for the whole world This is a generic term, referring not to every single individual, but to mankind in general. Christ actually paid the penalty only for those who would repent and believe. A number of Scriptures indicate that Christ died for the world (John 1:29; 3:16; 6:51; 1 Tim. 2:6; Heb. 2:9). Most of the world will be eternally condemned to hell to pay for their own sins, so they could not have been paid for by Christ. The passages which speak of Christ’s dying for the whole world must be understood to refer to mankind in general (as in Titus 2:3,4). “World” indicates the sphere, the beings toward whom God seeks reconciliation and has provided propitiation. God has mitigated His wrath on sinners temporarily, by letting them live and enjoy earthly life (see note on 1 Tim. 4:10). In that sense, Christ has provided a brief, temporal propitiation for the whole world. But He actually satisfied fully the wrath of God eternally only for the elect who believe. Christ’s death in itself had unlimited and infinite value because He is Holy God. Thus His sacrifice was sufficient to pay the penalty for all the sins of all whom God brings to faith. But the actual satisfaction and atonement was made only for those who believe (cf. John 10:11,15; 17:9,20; Acts 20:28; Rom. 8:32,37; Eph. 5:25). The pardon for sin is offered to the whole world, but received only by those who believe (cf. 4:9,14; John 5:24). There is no other way to be reconciled to God. (The MacArthur Study Bible, 1 Jn. 2:2)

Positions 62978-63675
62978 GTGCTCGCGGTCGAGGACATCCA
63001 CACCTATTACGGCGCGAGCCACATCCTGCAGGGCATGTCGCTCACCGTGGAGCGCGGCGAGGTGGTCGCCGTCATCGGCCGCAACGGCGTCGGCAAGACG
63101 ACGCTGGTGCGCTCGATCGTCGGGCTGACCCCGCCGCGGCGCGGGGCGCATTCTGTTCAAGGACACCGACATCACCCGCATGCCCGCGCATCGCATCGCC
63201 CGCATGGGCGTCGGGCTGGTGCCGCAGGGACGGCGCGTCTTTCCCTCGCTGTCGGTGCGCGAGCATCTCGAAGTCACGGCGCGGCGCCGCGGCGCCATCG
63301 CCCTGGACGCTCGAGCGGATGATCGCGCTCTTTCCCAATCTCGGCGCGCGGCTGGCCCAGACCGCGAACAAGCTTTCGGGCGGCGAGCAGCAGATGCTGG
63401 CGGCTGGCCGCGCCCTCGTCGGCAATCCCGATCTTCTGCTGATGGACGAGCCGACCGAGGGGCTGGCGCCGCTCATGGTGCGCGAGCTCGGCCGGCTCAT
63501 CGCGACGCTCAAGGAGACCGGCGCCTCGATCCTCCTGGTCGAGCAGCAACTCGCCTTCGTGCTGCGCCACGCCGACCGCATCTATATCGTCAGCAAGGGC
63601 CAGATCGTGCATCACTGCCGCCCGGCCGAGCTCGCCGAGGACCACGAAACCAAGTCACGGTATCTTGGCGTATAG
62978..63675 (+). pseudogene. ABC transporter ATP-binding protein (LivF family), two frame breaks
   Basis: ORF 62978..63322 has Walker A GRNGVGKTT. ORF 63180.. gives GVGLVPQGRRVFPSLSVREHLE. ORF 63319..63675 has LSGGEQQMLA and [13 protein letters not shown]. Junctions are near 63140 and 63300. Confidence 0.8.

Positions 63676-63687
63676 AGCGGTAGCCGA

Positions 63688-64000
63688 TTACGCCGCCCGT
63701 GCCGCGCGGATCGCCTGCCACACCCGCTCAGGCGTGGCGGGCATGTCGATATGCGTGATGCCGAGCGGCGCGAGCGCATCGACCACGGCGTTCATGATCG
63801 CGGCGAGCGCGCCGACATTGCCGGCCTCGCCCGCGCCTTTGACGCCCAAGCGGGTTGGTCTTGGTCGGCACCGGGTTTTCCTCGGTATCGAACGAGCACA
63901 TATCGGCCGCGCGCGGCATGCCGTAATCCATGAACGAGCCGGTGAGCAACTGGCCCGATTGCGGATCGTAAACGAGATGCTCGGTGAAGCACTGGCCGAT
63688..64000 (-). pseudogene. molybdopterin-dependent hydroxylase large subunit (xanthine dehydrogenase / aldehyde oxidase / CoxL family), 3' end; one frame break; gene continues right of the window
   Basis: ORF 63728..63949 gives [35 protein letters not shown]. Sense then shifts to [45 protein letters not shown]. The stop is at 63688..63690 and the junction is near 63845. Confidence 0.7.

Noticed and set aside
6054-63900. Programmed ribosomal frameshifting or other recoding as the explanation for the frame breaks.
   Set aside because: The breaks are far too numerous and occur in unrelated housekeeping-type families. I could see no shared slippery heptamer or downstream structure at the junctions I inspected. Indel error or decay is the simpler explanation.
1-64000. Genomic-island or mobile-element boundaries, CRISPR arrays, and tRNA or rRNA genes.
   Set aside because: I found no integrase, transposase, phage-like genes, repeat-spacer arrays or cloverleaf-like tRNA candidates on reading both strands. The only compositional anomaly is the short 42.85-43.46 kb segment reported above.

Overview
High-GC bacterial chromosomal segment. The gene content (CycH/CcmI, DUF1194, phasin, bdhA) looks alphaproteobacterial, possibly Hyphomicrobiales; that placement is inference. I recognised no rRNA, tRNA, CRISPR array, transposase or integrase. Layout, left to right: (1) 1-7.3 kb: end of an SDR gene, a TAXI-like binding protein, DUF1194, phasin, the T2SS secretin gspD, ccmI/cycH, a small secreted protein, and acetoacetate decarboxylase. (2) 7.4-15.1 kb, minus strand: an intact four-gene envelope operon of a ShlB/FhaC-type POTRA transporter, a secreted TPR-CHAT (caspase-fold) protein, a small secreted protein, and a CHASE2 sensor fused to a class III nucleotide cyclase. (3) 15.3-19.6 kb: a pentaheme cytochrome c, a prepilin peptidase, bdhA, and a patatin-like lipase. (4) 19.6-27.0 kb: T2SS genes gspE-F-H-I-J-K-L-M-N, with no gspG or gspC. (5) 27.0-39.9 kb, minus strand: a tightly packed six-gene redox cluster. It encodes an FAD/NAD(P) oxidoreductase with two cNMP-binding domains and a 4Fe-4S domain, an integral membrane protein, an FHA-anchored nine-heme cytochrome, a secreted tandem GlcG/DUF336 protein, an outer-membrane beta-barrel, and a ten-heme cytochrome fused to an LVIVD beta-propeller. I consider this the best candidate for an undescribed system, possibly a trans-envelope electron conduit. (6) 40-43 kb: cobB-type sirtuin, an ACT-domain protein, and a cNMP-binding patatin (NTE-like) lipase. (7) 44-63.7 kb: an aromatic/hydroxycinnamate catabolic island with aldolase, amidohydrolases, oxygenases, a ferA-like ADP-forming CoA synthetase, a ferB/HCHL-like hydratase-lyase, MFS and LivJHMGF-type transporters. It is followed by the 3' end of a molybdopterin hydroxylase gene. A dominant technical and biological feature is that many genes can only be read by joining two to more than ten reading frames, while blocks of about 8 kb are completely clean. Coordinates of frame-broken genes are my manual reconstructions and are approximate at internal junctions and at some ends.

Concerning God’s wrath being unsatisfied toward unbelievers, Paul said this in Romans 2:5, But because of your stubbornness and unrepentant heart you are storing up wrath for yourself in the day of wrath and revelation of the righteous judgment of God, who will render to each person according to his deeds.

Also see chapters 6-19 of Revelation, which chronicle the future judgments of God. That section is characterized by one wave of wrath after another. 6:16-17 says, And they said to the mountains and to the rocks, “Fall on us and hide us from the presence of Him who sits on the throne, and from the wrath of the Lamb; for the great day of their wrath has come, and who is able to stand?”